The main story gets going when it is discovered that Hedward has disappeared and by following clues to this mystery they discover that he opened up a portal (or’rift’) to the Fey Lands and went in search of his wife who went missing a decade ago. Spellsmith and Carver must put aside their differences and team up to follow him to the Fey Lands and keep each other safe from the many types of monster they discover there.
The magic system in this book is based on the magician writing magical symbols on either a piece of wood or a wax tablet using a magical stylus. I liked this idea although I could see problems would arise when Jericho ran out of the specific wood ‘quires’ he liked to use. They also needed to apply rosemary oil to their skin to ward off the effects of the strong magic in the Fey Lands - kind of like an aromatherapy sunscreen against magic - but another resource which was bound to run out and cause them problems. At college Auric has learnt some modern magical techniques which he hoped to bring home and make things easier for his father’s business but their strained relationship meant he never even got to discuss his plans with his father. He explains some of his ideas to Jericho and finds an eager ally:
“You can enchant a simple device to use a stylus and inscribe the same symbols over and over again. Not only does it take work off a magician’s hands, but the machine can go at a clip a human hand can’t. You can knock out a dozen basic spells in a minute with automation.”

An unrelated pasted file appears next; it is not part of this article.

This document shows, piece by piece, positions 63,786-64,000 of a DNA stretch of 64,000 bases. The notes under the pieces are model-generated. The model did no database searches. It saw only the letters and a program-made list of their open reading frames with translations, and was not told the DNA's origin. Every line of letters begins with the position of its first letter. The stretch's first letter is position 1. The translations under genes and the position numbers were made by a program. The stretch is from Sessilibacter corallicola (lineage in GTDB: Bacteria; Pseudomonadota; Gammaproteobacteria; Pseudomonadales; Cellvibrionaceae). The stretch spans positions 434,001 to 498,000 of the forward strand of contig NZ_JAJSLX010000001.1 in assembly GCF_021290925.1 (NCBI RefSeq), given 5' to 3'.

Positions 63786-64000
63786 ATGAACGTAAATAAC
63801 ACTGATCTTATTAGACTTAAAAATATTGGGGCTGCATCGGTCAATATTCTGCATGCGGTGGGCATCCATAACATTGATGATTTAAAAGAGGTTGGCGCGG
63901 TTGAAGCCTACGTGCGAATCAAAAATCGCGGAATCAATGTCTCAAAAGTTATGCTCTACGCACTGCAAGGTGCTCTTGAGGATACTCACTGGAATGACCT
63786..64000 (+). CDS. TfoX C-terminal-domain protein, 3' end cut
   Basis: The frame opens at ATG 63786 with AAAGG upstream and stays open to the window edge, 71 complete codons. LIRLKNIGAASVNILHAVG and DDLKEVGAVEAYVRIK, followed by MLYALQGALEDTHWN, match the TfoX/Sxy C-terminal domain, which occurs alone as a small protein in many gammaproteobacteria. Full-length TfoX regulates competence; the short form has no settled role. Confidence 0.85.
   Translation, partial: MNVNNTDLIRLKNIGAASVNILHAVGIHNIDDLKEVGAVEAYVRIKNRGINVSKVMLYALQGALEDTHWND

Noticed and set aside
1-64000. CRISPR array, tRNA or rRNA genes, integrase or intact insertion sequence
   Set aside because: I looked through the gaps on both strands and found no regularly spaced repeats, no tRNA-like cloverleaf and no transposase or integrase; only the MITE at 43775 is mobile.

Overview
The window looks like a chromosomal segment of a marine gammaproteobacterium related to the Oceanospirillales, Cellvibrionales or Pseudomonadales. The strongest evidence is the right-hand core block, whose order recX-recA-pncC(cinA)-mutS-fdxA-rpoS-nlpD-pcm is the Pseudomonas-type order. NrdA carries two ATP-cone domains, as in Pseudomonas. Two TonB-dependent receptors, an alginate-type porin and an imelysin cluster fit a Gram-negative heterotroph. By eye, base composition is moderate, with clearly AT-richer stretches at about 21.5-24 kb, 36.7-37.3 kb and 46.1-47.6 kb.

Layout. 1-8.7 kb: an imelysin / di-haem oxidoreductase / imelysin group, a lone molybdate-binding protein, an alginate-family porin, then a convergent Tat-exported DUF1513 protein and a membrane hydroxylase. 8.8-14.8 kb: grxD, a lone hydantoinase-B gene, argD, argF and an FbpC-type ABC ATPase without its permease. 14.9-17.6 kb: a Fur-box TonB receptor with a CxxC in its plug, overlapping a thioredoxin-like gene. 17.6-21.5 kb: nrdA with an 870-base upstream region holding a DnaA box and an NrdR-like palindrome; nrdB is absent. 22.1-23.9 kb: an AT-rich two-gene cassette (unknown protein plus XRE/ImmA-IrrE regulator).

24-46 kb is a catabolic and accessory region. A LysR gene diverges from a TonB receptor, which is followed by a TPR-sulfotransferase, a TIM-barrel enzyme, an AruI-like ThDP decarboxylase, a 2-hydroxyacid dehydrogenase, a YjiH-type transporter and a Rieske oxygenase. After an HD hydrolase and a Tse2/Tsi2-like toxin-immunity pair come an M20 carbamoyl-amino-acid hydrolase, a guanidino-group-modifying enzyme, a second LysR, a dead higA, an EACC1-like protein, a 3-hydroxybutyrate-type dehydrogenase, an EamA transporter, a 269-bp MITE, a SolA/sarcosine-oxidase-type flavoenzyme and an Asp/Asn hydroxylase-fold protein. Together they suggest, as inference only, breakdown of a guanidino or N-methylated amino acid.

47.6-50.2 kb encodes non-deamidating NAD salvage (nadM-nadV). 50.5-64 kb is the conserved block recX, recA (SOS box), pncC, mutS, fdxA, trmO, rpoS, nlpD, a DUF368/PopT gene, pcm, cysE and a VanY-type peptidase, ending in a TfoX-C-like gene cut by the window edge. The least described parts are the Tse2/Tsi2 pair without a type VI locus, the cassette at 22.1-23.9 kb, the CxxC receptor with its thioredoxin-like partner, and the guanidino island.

There was just enough world building and description of the monsters in the Fey Lands to be interesting without it becoming overbearing, since it is a shorter book.
I was a little disappointed in the character of Rill. She had the potential to be a really powerful magician and wanted to study but happily put up with her lot of staying home with her father and falling in love with his apprentice, since her father did not want his female offspring to leave home to study or to become his apprentice. I would have liked a bit more independence and feistiness from her. I did love her animal companion, however. A mechanical fox named Jaspyr, he was a great addition to the group of magicians. I liked Hedward, although his lack of understanding and trust in the abilities of the younger generation was irritating. If he had explained to Auric and Jericho what happened with his wife instead of just chasing off alone to the dangerous Fey Lands they could have made a more successful attempt at rescue together.
Jericho was a fairly traditional romantic hero character and Auric was likeable but I didn’t warm up to him until after he and Jericho teamed up to find Hedward. I think the two characters of Auric and Jericho are more interesting together than individually.
This book was fairly fast paced and held my attention well. I was intrigued to discover what the solution to their final problem would be and found it hard to put the book down. It works well as a standalone, although the characters return for a new adventure in Spellsmith & Carver: Magicians Trial which I will be adding to my TBR list.